Among the many trends the pandemic accelerated, one of the least noted has been the increase in so-called cashless toll roads—highways where electronic fee-collection systems have replaced human toll collectors. Now, as traffic returns to pre-pandemic levels, another trend is plaguing these new systems: fare evasion. Around the country, turnpike authorities and bridge and tunnel operators are logging hundreds of millions of dollars in losses as scofflaws find increasingly inventive ways to outfox the systems. Though advocates say that the losses represent a small portion of total revenues, some officials are contemplating raising tolls to account for the shortfalls—in the process costing those who play by the rules more. While drivers love the convenience of breezing along on a highway without toll booths, it’s becoming clear that many highway authorities didn’t have a good plan or the right technology in place to go completely toll-less.
A recent report by the New York State Comptroller’s Office sums up the problem. Since switching to a toll-less collection process in late 2020, the New York State Thruway Authority has racked up $276.3 million in unpaid tolls. The nature of these systems helps explain that staggering number. In the early 1990s, New York began installing sensors to allow drivers with a transponder to pay tolls electronically, but not everyone has joined the system. To dun those without these devices, New York has installed overhead cameras to record the licenses plates of other drivers, who then get billed by mail. The nearly 200 other highways, bridges, and tunnels that have gone cashless around the country generally use the same method. The system has gaps, though. Out-of-state drivers, for instance, are often beyond the reach of these systems and simply ignore the bills they receive. More worrisome is the fact that, as cashless tolling has spread, so has the use of fake licenses plates or plate holders that block cameras from recording the license number. So common are these plate holders that New York City asked Amazon to stop selling them.
Pennsylvania accelerated its plans to go cashless on major toll roads during the pandemic, laying off 500 unionized toll collectors. In its first two years of cashless roads, the state lost more than $250 million to fare beating and inefficient collection systems. In Rhode Island, where some bridges have gone cash-free, a single bridge spanning Narragansett Bay loses some $250,000 a year to toll evaders, according to recent press reports. Alarmingly, many thruway and tunnel authorities don’t have a good handle on just how much they are losing to fraud. And while advocates claimed that cashless roads would be cheaper to run than a manned system with toll collectors, the savings haven’t materialized in some places.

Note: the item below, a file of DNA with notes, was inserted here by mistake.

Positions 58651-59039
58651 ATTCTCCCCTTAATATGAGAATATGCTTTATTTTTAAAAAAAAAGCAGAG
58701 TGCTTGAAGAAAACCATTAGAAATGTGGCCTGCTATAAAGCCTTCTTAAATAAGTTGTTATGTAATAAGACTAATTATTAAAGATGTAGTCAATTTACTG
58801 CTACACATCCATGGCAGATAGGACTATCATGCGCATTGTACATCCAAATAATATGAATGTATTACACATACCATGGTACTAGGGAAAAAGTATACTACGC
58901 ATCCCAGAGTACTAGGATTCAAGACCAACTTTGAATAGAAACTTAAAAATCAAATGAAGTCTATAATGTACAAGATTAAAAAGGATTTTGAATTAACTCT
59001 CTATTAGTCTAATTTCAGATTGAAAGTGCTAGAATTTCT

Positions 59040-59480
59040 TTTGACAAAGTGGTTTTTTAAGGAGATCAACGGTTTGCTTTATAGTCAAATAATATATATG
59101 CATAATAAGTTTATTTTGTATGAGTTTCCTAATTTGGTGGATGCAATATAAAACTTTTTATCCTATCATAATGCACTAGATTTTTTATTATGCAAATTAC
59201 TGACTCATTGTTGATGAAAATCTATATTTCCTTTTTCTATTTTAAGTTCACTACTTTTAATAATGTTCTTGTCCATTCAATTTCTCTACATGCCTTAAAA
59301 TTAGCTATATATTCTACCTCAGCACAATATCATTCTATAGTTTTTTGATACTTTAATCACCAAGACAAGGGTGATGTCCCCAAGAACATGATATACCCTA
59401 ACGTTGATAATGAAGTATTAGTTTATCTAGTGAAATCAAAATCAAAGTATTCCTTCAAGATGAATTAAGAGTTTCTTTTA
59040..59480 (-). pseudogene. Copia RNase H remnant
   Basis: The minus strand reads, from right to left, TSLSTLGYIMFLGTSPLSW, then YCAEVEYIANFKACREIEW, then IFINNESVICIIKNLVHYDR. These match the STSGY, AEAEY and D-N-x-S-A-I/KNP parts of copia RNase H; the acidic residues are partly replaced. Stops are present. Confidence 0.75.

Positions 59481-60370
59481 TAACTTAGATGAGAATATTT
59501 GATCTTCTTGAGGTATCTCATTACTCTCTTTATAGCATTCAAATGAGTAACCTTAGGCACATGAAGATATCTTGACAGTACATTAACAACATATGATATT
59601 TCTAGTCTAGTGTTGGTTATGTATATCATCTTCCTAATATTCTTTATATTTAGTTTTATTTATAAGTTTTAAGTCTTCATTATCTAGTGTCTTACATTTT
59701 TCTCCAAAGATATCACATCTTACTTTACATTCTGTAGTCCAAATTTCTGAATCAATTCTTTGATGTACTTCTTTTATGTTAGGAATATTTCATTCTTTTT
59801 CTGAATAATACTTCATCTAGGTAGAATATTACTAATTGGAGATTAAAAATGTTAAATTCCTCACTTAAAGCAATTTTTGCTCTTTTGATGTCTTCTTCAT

Some highway authorities point out that the losses represent a small portion of revenues. New York Thruway officials, responding to the comptroller’s report, said that they collected some $3.7 billion in tolls during the period that evaders cost them $276.3 million. In Pennsylvania, the highway authority head said that the state took in $1.2 billion in tolls in the first year of cashless operations, compared with a loss of $104 million from evaders.
Still, other drivers are paying the price for those losses. “We are making up for [the losses] through the rates that we charge to our travelers today,” a spokesman for Pennsylvania’s Turnpike Commission admitted after word of the mounting losses leaked out. New York State Comptroller Thomas DiNapoli, meantime, attributed proposals by the state’s thruway authority to raise tolls at least in part to similar losses, and his report was critical of lackadaisical efforts by the authority to collect its money. Those most likely to pay tolls, such as truck drivers, worry about the cost to their bottom line. “We are not surprised that drivers abuse the system,” the president of the Pennsylvania Motor Truck Association says. “Any additional increase in toll prices to recoup those losses would essentially force those that follow the rules to subsidize those that don’t.”
That’s true in other areas. Shoplifting raises prices for consumers, and insurance fraud raises premiums, for example. But the rise of unpaid tolls also seems due at least in part to highway officials’ cavalier rush into cashless payments despite shortcomings in technology and gaping holes in collection and enforcement. It’s easier to operate that way when you run a government-controlled monopoly and can just hike prices to make up for poor performance and other miscues.
Toll-beating seems like another example of how officials treat the law-abiding like chumps, always available to pay for the consequences of bad government.